I saw a meme the other day that made me both chuckle and think about my habits during my first semester as a graduate student. It was from a fellow classmate after we finished with our last final and it said, “Caffeine, you’re on the bench. Alcohol, suit up.” I’m sure it was funny to the majority of my classmates. It made me reflect on my study habits and my cycles of “self-medicating.” Both caffeine and alcohol are indeed drugs, legal ones, but too many people have developed a dependency on them.
I can remember a few tests this semester where I had more caffeine than I should have while studying. I knew skipping coffee on any day would make me feel unproductive. I associated mental arousal with that irresistible hot black beverage. I even went on a caffeine detox for a week and I felt horrible during the first couple of days.
After those tests were done, I often found myself wanting some sort of alcoholic beverage just to relax. I didn’t want to go to parties and binge drink my brain away, but rather enjoy the effects of a drink or two in solitude. See, my mind was so overstimulated from the caffeine that the depressive effects of alcohol seemed to balance it out. I needed one drug to counteract the effects of another. I thought I was being smart, only having one or two drinks on Friday evening. My mindset was “I’m old enough to legally drink; I’m doing so responsibly, there is nothing wrong here.”
Many will argue that caffeine and alcohol are fine in moderate amounts and in appropriate situations; however, I do believe we need to get out of the vicious substance controlled undulation of our state of minds. Instead of relying on caffeine to heighten our senses, we should be altering our lifestyles in a manner that brings more balance. Instead of unwinding with a drink after a week of taxing our minds with caffeine and dull textbooks, we should be seeking out positive and enriching experiences outside school. I’m not going to be giving up on my green tea anytime soon, but I will avoid using it solely as a means to be more attentive.
Many of us have had days where we were over loaded with homework, having fights with our parents and friends, or just feeling unenthusiastic. Sometimes we are able to break the depressing cycle and focus on the great things that are happening in our lives, other times we turn to things like alcohol or drugs to help us cope with life.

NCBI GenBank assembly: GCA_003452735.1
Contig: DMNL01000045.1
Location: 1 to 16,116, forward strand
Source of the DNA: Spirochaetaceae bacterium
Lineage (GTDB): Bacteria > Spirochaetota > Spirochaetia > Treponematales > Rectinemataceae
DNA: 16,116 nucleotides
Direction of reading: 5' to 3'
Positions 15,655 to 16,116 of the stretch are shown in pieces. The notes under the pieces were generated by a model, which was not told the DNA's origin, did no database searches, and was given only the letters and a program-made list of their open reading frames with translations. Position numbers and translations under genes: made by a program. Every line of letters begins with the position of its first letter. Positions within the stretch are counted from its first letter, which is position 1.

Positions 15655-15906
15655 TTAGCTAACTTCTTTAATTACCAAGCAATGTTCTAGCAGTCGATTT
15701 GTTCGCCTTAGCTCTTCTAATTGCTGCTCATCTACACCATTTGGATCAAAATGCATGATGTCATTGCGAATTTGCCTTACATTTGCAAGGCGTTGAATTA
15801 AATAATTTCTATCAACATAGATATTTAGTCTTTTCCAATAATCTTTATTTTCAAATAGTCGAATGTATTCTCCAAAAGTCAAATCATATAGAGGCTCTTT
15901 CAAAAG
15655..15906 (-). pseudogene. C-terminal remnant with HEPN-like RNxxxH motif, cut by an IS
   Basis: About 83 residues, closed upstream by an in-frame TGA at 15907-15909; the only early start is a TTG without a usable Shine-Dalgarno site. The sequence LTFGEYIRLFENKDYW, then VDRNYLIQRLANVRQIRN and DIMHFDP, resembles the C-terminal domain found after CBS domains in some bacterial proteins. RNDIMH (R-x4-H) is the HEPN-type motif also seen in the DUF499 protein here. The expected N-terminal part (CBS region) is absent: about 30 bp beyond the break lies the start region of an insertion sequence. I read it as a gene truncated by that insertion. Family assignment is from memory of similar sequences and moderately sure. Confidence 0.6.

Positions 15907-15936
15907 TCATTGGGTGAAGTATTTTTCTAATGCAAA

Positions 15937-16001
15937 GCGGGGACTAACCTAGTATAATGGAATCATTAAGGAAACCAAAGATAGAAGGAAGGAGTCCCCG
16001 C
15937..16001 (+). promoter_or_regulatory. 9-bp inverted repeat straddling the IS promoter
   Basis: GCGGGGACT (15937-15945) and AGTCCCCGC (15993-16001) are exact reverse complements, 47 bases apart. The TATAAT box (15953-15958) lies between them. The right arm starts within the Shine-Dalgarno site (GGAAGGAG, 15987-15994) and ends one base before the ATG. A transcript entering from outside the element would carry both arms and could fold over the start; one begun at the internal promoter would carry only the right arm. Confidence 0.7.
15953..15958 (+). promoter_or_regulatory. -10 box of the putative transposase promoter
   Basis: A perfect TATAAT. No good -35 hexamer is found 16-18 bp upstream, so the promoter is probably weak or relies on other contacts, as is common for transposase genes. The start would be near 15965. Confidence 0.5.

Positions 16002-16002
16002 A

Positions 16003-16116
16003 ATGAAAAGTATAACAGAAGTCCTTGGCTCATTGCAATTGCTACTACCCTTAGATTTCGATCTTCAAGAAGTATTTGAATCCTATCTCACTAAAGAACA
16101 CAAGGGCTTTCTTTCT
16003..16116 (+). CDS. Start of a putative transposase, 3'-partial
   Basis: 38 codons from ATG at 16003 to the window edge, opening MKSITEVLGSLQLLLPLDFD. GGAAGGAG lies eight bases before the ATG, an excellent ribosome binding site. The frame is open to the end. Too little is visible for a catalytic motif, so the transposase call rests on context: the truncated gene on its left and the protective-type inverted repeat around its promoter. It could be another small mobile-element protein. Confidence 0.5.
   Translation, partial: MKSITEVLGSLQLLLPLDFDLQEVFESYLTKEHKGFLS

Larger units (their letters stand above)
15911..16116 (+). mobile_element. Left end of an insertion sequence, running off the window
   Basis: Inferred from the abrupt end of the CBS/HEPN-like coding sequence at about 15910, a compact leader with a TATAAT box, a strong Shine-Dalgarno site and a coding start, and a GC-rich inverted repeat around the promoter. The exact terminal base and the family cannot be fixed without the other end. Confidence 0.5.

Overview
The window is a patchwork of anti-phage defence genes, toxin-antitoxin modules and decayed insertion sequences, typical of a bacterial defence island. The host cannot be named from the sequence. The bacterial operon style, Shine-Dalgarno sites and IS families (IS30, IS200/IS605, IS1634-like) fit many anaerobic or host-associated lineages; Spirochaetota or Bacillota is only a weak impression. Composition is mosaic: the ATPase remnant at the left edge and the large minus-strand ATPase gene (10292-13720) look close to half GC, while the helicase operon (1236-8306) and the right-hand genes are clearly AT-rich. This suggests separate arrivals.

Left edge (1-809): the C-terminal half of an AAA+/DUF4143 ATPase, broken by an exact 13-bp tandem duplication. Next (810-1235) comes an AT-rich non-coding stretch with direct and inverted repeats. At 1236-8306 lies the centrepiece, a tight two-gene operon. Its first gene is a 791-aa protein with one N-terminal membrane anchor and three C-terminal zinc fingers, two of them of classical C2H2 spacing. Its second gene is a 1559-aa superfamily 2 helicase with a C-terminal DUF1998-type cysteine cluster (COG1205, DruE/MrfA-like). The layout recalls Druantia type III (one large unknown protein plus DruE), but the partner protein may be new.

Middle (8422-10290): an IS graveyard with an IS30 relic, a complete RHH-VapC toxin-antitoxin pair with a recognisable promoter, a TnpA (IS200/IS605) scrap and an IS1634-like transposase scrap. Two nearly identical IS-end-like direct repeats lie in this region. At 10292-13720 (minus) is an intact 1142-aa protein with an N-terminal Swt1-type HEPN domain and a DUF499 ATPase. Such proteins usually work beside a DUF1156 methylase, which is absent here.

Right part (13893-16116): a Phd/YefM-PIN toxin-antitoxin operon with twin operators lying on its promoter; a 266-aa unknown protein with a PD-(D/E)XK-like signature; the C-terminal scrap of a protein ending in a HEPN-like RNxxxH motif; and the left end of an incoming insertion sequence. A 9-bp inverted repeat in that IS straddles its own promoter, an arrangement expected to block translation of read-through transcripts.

Studies have shown that the misuse of prescription medications in college students is on the rise. Many students are using prescribed medications (like Adderall, which is a stimulant prescribed to patients who have ADHD, Xanax, which is a sedative prescribed to patients who suffer from anxiety and panic attacks, and Vicodin, which is a morphine prescribed to patients who have severe pain) to feel better and “manage” their daily lives. When prescribed by a doctor for a certain use, the medicine can be beneficial to a person, but when a person starts overdosing on a medication and taking it with other drugs and/or alcohol the effects can be deadly. Abusing prescription medication can lead to organ damage, seizures, heart attacks, strokes, and even death. When students start abusing medications their chances for becoming binge drinkers, misusers of drugs like marijuana and cocaine, and drug addicts increases dramatically. Fortunately, there are ways to reduce the misuse of prescription drugs.
One of the best ways to relieve stress is by exercising. In the words of Elle Woods from Legally Blond, “I just don’t think that Brooke could’ve done this. Exercise gives you endorphins. Endorphins make you happy. Happy people just don’t shoot their husbands, they just don’t.” Happy people are also more able to cope with the struggles of life. One other thing that a person could do is seek-out counseling services. Most college campuses, like ours, offer free counseling to students who may be feeling stressed, dealing with medication abuse, and dealing with alcohol abuse. Although it may be hard to step out of your comfort zone, the benefits of living a healthy, drug free lifestyle are definitely worth it.
More information on prescription abuse can be found at http://www.talkaboutrx.org